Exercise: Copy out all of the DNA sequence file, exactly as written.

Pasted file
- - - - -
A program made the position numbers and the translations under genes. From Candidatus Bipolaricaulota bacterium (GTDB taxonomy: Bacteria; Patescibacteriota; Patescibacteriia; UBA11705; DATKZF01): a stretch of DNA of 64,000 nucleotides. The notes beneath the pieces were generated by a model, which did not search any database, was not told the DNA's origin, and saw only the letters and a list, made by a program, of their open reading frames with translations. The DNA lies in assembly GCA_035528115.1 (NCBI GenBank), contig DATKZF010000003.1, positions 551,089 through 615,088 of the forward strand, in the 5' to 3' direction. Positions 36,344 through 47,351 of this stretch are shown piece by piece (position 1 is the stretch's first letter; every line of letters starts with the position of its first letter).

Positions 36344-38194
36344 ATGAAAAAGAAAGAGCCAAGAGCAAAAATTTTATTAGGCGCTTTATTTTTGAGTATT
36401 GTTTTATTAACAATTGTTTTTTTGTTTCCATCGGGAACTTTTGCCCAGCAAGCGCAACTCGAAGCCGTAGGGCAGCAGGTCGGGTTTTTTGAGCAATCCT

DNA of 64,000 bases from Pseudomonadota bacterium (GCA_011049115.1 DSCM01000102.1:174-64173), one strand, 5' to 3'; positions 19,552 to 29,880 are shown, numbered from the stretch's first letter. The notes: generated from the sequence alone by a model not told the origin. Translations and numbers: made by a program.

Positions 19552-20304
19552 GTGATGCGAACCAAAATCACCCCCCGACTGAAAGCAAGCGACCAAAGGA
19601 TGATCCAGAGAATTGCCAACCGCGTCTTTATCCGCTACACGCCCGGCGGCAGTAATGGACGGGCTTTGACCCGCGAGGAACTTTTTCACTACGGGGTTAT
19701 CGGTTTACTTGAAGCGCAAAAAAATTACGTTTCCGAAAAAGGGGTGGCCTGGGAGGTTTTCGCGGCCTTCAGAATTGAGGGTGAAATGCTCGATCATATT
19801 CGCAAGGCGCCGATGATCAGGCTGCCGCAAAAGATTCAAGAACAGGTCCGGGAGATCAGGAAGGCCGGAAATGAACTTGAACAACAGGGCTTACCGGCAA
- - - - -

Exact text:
A program made the position numbers and the translations under genes. From Candidatus Bipolaricaulota bacterium (GTDB taxonomy: Bacteria; Patescibacteriota; Patescibacteriia; UBA11705; DATKZF01): a stretch of DNA of 64,000 nucleotides. The notes beneath the pieces were generated by a model, which did not search any database, was not told the DNA's origin, and saw only the letters and a list, made by a program, of their open reading frames with translations. The DNA lies in assembly GCA_035528115.1 (NCBI GenBank), contig DATKZF010000003.1, positions 551,089 through 615,088 of the forward strand, in the 5' to 3' direction. Positions 36,344 through 47,351 of this stretch are shown piece by piece (position 1 is the stretch's first letter; every line of letters starts with the position of its first letter).

Positions 36344-38194
36344 ATGAAAAAGAAAGAGCCAAGAGCAAAAATTTTATTAGGCGCTTTATTTTTGAGTATT
36401 GTTTTATTAACAATTGTTTTTTTGTTTCCATCGGGAACTTTTGCCCAGCAAGCGCAACTCGAAGCCGTAGGGCAGCAGGTCGGGTTTTTTGAGCAATCCT

DNA of 64,000 bases from Pseudomonadota bacterium (GCA_011049115.1 DSCM01000102.1:174-64173), one strand, 5' to 3'; positions 19,552 to 29,880 are shown, numbered from the stretch's first letter. The notes: generated from the sequence alone by a model not told the origin. Translations and numbers: made by a program.

Positions 19552-20304
19552 GTGATGCGAACCAAAATCACCCCCCGACTGAAAGCAAGCGACCAAAGGA
19601 TGATCCAGAGAATTGCCAACCGCGTCTTTATCCGCTACACGCCCGGCGGCAGTAATGGACGGGCTTTGACCCGCGAGGAACTTTTTCACTACGGGGTTAT
19701 CGGTTTACTTGAAGCGCAAAAAAATTACGTTTCCGAAAAAGGGGTGGCCTGGGAGGTTTTCGCGGCCTTCAGAATTGAGGGTGAAATGCTCGATCATATT
19801 CGCAAGGCGCCGATGATCAGGCTGCCGCAAAAGATTCAAGAACAGGTCCGGGAGATCAGGAAGGCCGGAAATGAACTTGAACAACAGGGCTTACCGGCAA